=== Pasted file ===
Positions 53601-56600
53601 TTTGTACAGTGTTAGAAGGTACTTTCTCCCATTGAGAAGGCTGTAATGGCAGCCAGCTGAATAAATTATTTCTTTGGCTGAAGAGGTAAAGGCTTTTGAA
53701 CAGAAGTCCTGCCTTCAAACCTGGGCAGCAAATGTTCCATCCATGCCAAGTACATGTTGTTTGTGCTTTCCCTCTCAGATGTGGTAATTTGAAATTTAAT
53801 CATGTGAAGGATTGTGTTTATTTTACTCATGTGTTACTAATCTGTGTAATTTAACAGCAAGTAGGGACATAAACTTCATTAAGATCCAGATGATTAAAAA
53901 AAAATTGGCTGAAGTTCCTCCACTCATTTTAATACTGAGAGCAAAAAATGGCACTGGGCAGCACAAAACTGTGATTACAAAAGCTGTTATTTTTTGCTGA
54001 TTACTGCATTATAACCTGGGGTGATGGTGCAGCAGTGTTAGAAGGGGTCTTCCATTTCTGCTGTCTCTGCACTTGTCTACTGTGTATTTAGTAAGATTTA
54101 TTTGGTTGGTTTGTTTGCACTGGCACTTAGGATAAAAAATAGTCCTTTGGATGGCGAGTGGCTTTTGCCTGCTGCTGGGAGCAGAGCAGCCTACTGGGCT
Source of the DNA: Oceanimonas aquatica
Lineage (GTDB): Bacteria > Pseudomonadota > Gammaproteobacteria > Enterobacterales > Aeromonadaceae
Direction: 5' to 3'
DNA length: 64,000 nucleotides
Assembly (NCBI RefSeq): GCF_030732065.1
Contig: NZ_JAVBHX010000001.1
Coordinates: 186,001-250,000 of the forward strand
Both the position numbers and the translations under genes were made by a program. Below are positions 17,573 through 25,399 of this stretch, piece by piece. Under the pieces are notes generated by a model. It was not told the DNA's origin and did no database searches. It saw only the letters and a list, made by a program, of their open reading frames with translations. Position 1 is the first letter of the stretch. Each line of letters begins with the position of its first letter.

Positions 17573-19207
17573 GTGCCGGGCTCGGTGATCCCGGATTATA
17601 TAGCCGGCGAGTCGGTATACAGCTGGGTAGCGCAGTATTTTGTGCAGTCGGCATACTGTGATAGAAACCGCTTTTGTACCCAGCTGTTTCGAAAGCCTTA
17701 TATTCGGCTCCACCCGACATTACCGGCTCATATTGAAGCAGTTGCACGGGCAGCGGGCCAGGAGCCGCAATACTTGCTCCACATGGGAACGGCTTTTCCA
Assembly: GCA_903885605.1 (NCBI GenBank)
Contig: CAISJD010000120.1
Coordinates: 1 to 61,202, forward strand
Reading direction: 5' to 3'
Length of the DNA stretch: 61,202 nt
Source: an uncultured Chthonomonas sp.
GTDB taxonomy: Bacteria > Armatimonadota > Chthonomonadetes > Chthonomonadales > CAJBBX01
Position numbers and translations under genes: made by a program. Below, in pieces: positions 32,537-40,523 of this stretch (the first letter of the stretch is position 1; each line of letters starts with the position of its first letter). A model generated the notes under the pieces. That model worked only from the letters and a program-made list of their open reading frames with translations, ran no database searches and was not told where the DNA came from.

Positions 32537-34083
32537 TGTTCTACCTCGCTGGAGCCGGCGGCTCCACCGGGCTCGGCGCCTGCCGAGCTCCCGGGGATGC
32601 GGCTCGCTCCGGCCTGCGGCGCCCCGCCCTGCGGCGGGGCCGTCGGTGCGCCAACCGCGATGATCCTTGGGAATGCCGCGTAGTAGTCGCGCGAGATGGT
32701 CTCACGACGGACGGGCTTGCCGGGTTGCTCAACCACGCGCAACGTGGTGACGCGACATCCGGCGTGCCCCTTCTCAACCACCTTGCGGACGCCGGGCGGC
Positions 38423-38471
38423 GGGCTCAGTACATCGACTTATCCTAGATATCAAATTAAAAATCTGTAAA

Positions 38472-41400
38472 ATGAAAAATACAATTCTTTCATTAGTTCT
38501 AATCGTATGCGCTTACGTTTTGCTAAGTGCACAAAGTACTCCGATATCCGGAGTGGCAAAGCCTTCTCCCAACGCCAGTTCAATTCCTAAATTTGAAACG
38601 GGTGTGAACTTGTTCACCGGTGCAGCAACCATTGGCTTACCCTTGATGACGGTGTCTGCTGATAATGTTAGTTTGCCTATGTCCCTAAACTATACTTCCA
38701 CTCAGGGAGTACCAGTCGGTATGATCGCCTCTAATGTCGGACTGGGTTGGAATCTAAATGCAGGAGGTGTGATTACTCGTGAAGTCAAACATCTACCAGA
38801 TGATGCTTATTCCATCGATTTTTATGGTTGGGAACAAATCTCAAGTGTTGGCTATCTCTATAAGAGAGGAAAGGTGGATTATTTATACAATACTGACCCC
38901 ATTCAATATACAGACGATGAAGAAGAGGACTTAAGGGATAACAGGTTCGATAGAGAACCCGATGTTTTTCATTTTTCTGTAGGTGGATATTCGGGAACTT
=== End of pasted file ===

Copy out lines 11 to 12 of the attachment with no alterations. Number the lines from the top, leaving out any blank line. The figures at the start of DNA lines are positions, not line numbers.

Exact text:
DNA length: 64,000 nucleotides
Assembly (NCBI RefSeq): GCF_030732065.1